Attorney Thomas Garry has attracted numerous clients seeking his expertise in election law. That includes President Joe Biden, whose campaign retained Garry for legal advice in New York last year (Garry also served as New York state counsel for Hillary Clinton’s 2016 campaign). As the office managing partner at Harris Beach Uniondale, Garry largely represents developers, municipalities and others on matters involving land use and zoning.
Brothers Robert and James Coughlan launched Tritec Real Estate Co. in 1986. In the 35 years since, the company has become one of Long Island’s largest developers with properties spanning the region as well as Northern Virginia. Tritec recently brought on Kevin Law, longtime head of the Long Island Association, to help with its building projects in downtowns across Long Island. But it’s possible Law won’t be around too long – Gov. Kathy Hochul has reportedly been considering selecting him to lead Empire State Development.
For six years, Wayne Grossé has headed operations and strategy at Bethpage Federal Credit Union, one of the country’s largest credit unions. Under his leadership, Bethpage expanded its pool of membership to anyone nationwide in a 2016 initiative. Linda Armyn, the credit union’s senior vice president of corporate affairs, also played an important role in the expansion, and has built up some of the credit union’s most successful community outreach campaigns and philanthropic efforts.
This year marks the Long Island Builders Institute’s 80th year representing builders, developers, contractors and other professionals in the building industry. Mitchell Pally heads the association’s efforts to push for legislation and practices that benefit and support residential home construction. He has joined local elected officials in supporting a bill in the state Legislature that would streamline the building permit process, which is creating backlogs on Long Island.
Long Island Power Authority CEO Thomas Falcone has spent the past year outlining a vision for how to best operate Long Island’s electrical grid in the wake of PSEG Long Island’s mishandling of the aftermath of Tropical Storm Isaias last summer. Falcone has indicated that it would be better for LIPA to renew its contract with the utility company – but only with new terms that would mandate certain performance metrics.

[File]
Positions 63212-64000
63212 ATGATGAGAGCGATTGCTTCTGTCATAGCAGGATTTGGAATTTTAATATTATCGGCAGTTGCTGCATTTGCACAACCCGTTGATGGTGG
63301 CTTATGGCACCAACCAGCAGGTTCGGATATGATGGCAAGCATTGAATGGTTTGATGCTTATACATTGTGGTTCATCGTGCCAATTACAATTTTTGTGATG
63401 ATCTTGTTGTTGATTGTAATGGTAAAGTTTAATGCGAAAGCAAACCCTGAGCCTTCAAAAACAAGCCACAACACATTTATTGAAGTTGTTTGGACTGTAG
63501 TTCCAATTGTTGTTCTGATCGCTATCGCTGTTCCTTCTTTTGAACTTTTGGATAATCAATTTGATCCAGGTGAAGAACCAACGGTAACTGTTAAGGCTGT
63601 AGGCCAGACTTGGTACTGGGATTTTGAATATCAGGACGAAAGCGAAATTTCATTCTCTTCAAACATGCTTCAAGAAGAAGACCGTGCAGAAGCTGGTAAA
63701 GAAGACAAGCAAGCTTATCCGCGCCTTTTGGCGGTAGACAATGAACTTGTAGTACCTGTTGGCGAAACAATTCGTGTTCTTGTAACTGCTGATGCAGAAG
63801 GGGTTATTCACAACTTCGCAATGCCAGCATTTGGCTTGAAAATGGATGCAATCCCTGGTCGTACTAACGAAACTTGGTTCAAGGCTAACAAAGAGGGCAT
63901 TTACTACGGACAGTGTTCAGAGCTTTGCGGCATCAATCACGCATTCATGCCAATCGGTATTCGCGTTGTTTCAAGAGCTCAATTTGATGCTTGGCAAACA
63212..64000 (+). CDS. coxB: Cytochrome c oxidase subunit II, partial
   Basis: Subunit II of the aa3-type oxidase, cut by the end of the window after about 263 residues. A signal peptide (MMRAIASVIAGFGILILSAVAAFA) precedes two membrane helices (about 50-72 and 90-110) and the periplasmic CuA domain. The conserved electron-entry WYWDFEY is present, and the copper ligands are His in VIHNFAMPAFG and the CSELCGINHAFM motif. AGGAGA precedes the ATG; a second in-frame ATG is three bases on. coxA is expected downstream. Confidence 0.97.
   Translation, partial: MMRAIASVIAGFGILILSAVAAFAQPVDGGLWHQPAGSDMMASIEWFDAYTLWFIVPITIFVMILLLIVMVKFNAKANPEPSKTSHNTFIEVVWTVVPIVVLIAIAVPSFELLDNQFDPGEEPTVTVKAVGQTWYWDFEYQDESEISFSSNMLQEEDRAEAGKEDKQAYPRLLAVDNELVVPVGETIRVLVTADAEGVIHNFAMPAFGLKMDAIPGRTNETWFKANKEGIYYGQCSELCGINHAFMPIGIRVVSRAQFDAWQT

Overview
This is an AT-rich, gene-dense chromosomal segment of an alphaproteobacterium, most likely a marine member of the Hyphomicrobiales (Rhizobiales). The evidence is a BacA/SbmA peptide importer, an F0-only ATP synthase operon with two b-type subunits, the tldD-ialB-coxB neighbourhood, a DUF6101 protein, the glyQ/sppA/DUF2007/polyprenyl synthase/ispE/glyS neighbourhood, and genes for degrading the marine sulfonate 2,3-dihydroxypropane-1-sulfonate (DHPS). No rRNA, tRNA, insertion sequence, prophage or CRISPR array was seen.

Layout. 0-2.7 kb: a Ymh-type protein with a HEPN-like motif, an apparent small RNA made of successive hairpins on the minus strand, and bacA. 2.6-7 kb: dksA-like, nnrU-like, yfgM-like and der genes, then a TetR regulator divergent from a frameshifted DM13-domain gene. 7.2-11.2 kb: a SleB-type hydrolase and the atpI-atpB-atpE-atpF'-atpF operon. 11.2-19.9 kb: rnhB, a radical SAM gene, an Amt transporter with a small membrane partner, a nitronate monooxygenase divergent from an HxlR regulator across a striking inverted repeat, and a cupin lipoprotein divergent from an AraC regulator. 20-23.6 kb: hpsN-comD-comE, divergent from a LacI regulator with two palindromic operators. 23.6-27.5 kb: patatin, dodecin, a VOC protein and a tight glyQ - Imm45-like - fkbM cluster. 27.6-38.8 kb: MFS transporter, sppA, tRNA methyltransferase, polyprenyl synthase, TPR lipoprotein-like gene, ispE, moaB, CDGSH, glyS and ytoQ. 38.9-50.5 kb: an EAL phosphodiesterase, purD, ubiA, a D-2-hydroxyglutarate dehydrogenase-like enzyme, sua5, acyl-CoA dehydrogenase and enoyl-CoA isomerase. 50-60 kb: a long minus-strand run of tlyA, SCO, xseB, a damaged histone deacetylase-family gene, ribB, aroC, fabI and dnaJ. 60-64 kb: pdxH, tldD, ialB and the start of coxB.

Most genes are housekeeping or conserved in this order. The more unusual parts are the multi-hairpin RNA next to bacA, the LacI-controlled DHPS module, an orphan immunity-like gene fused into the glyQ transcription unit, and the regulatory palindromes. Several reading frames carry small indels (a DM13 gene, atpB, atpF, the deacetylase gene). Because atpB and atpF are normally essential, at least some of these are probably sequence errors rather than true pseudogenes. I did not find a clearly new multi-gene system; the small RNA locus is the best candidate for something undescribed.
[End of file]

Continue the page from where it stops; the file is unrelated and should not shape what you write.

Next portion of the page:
Richard Kessel’s goal as chair of the Nassau County Industrial Development Agency is to promote economic growth in the county through initiatives like the agency’s recently outlined plan to expand the media and entertainment, health care and technology sectors to create more jobs. Kessel, who previously served as the president and CEO of the New York Power Authority, also served this year on Nassau County Executive Laura Curran’s economic advisory council, which helped shape how the county should spend its federal relief funding.
Garrett Armwood has spent significant time in Long Island’s Democratic political scene, working on local campaigns and serving as deputy district director to then-Rep. Steve Israel. That launched him into U.S. Senate Majority Leader Chuck Schumer’s orbit, where he became the powerful lawmaker’s Long Island director. He now serves as Schumer’s deputy state director, at a time when Schumer wields immense influence in Congress and across New York. He joined Schumer in denouncing deportations of Haitian migrants earlier this year.
Bruce Stillman has spent 18 years leading one of the nation’s premier laboratories and educational institutions, where he conducts and disseminates research on cancer, neuroscience, plant biology, genomics and quantitative biology. The Cold Spring Harbor Laboratory employs 1,000 scientists, students, technicians and other staff, and typically hosts over 12,000 scientists from across the globe on its Long Island campuses, in addition to one located in Suzhou, China.